Message from Museum Curator
No one stays a kid forever.
Toys remind us of memories and dreams from our childhood — in other words, they are nostalgic. That nostalgia is what drew me to tin toys when I first saw them.
Tin toys have been made since the Meiji period. So many tin toys were developed back then, and they were all handmade. Gradually, though, they started to disappear. Those tin toys are more than just nostalgia. They’ve been with us in so many different periods of our history. Just from looking at toys, you can see the many ways that manners and styles have shifted through time.
You will be deeply moved by them.
Kitahara Teruhisa was born in Tokyo in 1948. He is known globally as a leading collector of tin toys. While Kitahara was in Europe studying in university, he became an avid skier. He was also attracted by European culture’s proclivity for antiques. Thus he soon began amassing old watches, posters, and assorted collector’s items.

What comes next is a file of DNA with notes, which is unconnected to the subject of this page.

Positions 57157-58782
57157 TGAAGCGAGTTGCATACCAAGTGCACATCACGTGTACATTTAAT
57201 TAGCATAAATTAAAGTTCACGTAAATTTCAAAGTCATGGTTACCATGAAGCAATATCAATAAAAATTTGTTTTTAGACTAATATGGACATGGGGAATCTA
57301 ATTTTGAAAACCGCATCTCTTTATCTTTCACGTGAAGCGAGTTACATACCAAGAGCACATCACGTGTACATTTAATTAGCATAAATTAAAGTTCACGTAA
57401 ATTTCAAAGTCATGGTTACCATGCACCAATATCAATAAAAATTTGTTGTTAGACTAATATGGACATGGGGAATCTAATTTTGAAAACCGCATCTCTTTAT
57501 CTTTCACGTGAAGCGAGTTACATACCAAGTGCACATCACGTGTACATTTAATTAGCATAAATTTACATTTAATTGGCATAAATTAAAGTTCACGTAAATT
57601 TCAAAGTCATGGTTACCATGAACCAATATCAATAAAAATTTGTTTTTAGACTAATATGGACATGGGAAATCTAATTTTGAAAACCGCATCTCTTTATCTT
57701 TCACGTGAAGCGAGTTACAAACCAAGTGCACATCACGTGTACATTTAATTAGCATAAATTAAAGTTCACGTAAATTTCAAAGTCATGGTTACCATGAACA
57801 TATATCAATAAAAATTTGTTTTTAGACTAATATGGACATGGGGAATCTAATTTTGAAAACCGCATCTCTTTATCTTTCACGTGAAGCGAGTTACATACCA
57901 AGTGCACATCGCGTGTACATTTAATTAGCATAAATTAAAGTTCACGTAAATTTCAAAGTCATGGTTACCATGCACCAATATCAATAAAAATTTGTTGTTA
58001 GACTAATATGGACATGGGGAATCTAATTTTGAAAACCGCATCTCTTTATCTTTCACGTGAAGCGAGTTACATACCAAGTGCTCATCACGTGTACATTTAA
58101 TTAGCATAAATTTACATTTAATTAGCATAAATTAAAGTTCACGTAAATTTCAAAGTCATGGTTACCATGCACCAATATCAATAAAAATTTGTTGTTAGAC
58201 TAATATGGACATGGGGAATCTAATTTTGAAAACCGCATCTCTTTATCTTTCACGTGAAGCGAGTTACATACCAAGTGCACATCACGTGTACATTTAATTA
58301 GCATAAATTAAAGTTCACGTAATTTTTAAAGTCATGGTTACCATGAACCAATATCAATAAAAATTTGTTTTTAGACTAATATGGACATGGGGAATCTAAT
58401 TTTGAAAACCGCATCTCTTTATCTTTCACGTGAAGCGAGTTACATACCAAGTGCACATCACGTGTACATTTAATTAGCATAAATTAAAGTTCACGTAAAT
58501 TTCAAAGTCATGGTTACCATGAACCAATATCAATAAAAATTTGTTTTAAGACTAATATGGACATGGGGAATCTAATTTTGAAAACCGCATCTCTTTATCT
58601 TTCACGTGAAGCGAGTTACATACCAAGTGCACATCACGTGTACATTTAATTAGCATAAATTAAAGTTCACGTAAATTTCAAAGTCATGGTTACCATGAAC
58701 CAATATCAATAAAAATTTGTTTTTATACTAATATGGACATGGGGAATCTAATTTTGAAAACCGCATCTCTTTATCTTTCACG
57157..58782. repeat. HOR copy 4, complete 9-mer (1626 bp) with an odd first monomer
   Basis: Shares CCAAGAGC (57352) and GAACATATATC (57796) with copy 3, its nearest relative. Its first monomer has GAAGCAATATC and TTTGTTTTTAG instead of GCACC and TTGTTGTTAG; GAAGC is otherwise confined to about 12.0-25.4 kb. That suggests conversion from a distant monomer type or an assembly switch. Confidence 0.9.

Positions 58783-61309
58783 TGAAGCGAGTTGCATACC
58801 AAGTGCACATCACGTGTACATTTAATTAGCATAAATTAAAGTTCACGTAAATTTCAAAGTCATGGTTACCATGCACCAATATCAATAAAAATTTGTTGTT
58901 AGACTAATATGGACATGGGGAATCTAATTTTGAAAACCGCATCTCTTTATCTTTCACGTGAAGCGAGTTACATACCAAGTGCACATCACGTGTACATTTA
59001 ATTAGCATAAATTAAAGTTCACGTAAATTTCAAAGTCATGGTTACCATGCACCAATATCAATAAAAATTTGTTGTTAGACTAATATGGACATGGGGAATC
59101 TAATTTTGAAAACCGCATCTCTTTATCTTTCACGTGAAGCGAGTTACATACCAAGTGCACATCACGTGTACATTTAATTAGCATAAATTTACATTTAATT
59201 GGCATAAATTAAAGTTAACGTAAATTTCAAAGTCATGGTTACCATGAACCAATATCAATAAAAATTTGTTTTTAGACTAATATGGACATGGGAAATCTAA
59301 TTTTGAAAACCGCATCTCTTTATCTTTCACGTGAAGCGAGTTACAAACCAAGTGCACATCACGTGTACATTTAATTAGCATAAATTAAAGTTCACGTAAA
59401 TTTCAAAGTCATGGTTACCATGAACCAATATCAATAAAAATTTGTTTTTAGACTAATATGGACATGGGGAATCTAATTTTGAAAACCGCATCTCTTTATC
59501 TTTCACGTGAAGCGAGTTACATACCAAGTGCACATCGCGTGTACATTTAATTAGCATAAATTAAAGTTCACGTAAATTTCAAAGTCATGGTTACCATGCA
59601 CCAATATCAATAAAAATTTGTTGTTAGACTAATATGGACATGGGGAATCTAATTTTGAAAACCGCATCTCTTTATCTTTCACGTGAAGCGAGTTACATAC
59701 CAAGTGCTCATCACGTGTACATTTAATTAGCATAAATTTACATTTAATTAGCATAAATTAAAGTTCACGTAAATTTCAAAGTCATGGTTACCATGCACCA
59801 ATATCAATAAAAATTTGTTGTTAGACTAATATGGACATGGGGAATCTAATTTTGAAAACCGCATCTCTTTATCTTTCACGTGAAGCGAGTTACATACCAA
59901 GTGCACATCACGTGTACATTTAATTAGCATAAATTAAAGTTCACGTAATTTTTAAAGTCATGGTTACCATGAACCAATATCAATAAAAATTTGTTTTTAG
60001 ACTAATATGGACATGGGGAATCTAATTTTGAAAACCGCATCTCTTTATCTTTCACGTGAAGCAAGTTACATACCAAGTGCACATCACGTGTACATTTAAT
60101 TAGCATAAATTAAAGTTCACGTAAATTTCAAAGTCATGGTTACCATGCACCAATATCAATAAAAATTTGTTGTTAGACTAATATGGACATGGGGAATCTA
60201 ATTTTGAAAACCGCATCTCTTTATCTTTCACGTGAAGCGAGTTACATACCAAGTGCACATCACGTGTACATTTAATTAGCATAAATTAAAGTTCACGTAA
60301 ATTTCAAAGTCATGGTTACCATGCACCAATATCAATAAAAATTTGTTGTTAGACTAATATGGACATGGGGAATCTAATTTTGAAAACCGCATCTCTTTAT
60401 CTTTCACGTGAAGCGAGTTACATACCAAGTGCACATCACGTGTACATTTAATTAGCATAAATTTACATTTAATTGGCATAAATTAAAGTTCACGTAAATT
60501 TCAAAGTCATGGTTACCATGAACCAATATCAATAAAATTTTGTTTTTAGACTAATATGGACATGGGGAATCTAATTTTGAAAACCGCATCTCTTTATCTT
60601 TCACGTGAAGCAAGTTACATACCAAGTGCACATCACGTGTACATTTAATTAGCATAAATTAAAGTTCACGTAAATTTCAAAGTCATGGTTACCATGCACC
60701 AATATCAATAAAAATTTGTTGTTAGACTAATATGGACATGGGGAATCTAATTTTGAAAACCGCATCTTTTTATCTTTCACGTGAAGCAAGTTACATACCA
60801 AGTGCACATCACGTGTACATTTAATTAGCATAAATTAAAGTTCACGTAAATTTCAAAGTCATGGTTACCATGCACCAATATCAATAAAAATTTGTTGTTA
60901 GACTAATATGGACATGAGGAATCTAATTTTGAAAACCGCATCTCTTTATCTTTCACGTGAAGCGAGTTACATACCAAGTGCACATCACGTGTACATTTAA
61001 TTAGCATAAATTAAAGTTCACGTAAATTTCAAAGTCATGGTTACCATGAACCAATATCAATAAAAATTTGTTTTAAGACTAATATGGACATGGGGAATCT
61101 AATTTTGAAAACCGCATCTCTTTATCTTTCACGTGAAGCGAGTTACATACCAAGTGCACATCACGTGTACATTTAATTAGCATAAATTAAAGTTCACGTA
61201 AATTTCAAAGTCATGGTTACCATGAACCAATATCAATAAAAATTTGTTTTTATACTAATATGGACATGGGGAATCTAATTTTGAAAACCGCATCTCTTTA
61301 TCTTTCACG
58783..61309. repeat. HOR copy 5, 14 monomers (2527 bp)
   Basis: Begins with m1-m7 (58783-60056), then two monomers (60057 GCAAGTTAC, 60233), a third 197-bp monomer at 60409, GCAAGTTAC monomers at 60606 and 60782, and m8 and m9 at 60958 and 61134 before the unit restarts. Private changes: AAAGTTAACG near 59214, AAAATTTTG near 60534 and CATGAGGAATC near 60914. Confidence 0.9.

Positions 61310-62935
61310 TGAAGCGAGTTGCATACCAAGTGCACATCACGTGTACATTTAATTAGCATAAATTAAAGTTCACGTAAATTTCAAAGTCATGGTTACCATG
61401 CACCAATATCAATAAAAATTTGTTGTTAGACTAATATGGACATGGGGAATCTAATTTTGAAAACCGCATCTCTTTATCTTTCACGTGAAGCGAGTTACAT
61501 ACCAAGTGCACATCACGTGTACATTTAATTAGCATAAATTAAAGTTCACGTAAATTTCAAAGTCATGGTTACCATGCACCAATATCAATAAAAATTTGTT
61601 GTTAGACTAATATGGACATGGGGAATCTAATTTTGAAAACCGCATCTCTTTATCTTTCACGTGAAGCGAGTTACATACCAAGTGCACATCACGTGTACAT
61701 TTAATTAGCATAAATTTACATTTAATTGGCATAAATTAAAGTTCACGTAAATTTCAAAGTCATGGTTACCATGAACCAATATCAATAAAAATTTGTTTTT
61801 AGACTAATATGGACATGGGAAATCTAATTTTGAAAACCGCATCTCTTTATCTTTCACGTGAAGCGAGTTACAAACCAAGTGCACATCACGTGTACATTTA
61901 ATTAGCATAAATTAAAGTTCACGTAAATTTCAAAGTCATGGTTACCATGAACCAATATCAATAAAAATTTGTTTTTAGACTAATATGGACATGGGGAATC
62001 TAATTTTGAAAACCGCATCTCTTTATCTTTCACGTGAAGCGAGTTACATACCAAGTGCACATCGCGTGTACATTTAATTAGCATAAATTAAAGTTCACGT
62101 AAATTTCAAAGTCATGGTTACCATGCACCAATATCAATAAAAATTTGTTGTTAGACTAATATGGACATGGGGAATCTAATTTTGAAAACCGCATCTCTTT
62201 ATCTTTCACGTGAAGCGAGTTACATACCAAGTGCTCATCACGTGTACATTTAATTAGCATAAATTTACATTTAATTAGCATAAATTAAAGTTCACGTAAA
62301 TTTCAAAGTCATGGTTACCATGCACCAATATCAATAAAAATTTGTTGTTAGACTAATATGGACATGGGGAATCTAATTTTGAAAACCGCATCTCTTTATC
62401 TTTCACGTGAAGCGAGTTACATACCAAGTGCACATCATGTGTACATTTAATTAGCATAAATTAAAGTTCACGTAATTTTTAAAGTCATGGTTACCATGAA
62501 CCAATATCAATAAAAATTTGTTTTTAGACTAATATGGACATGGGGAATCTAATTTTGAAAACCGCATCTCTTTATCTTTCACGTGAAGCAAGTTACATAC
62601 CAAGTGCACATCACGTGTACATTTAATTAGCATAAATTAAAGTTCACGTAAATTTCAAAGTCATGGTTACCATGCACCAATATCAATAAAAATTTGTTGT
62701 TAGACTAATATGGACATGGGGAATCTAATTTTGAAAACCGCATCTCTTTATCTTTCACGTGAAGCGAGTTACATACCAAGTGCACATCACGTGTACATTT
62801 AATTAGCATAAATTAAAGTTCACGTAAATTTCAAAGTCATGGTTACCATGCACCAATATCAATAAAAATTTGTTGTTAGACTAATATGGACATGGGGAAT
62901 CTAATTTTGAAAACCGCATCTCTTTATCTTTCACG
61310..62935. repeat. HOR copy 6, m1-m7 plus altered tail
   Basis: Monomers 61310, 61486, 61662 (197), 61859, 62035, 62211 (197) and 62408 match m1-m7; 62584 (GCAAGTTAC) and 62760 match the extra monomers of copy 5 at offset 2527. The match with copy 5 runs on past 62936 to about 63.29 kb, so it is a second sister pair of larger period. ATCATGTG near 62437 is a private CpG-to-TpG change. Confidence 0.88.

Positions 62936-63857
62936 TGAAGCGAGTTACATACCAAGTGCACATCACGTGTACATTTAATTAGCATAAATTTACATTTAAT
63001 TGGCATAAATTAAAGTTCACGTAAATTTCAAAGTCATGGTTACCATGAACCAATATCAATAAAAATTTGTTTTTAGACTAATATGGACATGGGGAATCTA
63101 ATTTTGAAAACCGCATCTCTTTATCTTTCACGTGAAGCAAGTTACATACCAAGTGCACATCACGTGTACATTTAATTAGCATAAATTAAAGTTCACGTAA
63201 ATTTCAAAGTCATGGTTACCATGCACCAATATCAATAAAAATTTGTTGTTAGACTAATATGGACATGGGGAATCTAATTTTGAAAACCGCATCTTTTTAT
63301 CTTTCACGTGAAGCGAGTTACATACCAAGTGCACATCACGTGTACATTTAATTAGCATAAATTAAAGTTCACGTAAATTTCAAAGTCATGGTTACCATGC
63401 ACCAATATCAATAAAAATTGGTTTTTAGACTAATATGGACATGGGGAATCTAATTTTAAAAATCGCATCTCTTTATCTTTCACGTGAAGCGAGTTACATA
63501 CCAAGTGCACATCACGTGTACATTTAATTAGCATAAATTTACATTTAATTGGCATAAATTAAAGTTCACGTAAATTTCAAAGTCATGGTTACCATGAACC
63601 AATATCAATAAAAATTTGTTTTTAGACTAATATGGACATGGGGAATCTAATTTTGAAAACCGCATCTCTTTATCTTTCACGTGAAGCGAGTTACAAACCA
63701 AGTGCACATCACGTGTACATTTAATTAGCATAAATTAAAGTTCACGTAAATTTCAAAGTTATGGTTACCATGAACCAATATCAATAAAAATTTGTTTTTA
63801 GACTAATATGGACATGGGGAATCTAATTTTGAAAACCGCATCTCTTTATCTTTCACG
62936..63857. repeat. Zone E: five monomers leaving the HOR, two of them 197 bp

Then one day he saw a tin toy in the home of a designer whom he knew through a friend. He quickly developed a fascination for them, and began to find tin toys forgotten or discarded by local toy stores. His new and unusual hobby garnered him media attention. After years of collecting these toys, in April 1986 he opened “Tinplant Toy Museum” at Yokohama Yamate. He opened the museum because he wanted the public to have access to his one-of-a-kind collection.
Currently, Kitahara Teruhisa appears on TV Tokyo’s “Kaiunn nanndemo tannteidann” as an appraiser. He frequently appears on commercials and radio programs, and gives lectures throughout Japan.